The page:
When astronauts venture farther into space, feeding the astronauts presents several unique challenges. The Advanced Plant Habitat is a growth chamber on station for plant research and food supply. It uses LED lights and a porous clay substrate with controlled release fertilizer to deliver water, nutrients and oxygen to the plant roots. Another new method is to grow bigger plants in space which uses units that are less expensive to produce, have more water holding capacity, provide a greater space for root growth and are a completely passive system.

A scalable solution to lunar habitats would involve a heat exchange system comprising multiple mirrors, processed lunar soil, a heat engine and heat pipes. During the day, the engine can be run directly from the solar energy provided by the Sun, which simultaneously also stores excess heat in the thermal mass. At night the heat engine keeps running by the release of the energy from the thermal mass. The cold sink and the hot sink are located underground in the loose regolith level.

In order to collect oxygen, we must collect lunar soil and use electrolysis on it. In order to do so, we must use a method called molten salt electrolysis, involving placing regolith in a metal basket with molten calcium chloride salt to serve as an electrolyte, heated to 950°C. via solar energy. After applying electrical current, it will extract the oxygen, and migrate the salt to an anode, where it can be easily removed. In addition, the metal left behind is usable.

Moon temperature fluctuates due to lack of atmosphere. Astronauts can enjoy soaking in a big pool of water (mined from moon poles) during daytime horrendous heat and radiation while keeping warm in freezing nights with a heat exchange system comprising mirrors, processed lunar soil, heat engines and heat pipes. For meteorites prevention, smart robots will be used for detecting and shooting possible big meteors because some meteors can be the size of a house.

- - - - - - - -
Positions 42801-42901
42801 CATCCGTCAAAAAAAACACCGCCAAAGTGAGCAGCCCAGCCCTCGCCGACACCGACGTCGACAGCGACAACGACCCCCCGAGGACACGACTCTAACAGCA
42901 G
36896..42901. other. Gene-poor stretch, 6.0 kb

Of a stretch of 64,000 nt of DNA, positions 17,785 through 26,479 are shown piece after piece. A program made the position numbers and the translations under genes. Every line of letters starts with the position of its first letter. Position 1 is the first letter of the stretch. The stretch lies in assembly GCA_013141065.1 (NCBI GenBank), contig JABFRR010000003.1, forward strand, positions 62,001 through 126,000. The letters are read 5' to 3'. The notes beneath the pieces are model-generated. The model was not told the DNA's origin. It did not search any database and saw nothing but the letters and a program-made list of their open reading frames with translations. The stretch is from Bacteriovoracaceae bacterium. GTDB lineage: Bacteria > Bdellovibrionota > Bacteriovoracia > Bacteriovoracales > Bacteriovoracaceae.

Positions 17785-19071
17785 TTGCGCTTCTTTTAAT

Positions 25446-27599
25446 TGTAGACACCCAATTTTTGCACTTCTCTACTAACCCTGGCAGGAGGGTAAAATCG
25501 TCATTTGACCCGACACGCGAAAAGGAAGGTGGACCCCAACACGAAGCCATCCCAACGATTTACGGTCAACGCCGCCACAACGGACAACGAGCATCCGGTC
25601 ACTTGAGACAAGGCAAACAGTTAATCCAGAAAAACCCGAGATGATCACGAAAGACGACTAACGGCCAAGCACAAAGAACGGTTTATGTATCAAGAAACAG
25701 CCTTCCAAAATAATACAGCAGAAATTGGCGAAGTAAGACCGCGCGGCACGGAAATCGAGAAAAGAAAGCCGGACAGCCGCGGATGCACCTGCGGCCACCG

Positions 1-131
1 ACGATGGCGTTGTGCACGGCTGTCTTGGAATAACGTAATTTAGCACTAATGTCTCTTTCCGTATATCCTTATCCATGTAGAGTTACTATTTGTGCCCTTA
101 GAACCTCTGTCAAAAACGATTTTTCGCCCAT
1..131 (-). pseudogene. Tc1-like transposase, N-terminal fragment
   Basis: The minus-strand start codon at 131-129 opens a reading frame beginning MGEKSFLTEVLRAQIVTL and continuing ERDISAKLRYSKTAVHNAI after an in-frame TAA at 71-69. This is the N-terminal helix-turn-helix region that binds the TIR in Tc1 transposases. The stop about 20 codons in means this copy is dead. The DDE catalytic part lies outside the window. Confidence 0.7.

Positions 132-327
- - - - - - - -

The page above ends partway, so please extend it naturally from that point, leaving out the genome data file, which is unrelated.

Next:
Describe a day on the Moon for one of your Moon Camp astronauts

The feeling of homesickness strikes me the moment after I wake up. Being one of the two humans on the moon, it’s hard not to miss friends and family back home, not to mention the convenience of delicious food delivered by Doordash. Here on the moon, we have to work for oxygen, water, food and power. Well! I am here and ready for my astronaut day!

First thing in the morning before brushing my teeth and having my carrot breakfast, my partner and I need to do our daily tasks rundown:

Ensure the oxygen level is set properly
Check the Advanced Plant Habitat to ensure the setup is working properly with sufficient water
Check the power system
Prepare our robots to go and retrieve ice water and turn into water
Prepare our other robots to retrieve oxygen from lunar dirt through electrolysis
Send a morning report to our headquarter

As the robots are ready, we slap on our helmets and suits and send our robots out to do their jobs. While I monitor the water retrieval robots, my partner monitors the oxygen retrieval robots.

After enjoying salad for lunch and cooling off in the pool while having some exercises, we put on our helmets and suits again to welcome our robots back from a hard working day. We clean and check the robots to ensure they are in order before we write up evening reports. After enjoying a relaxing dinner and watching YouTube in the evening, it’s bedtime. Night out!

Other projects:

  The Lunar Campers
  Interestellar Shreks

  Colegio Estudiantes Las Tablas
  Moon 4 B-ase

  Gymnasium am Augarten
  Aurora Borealis Space Explorers

  Özel Doğan Koleji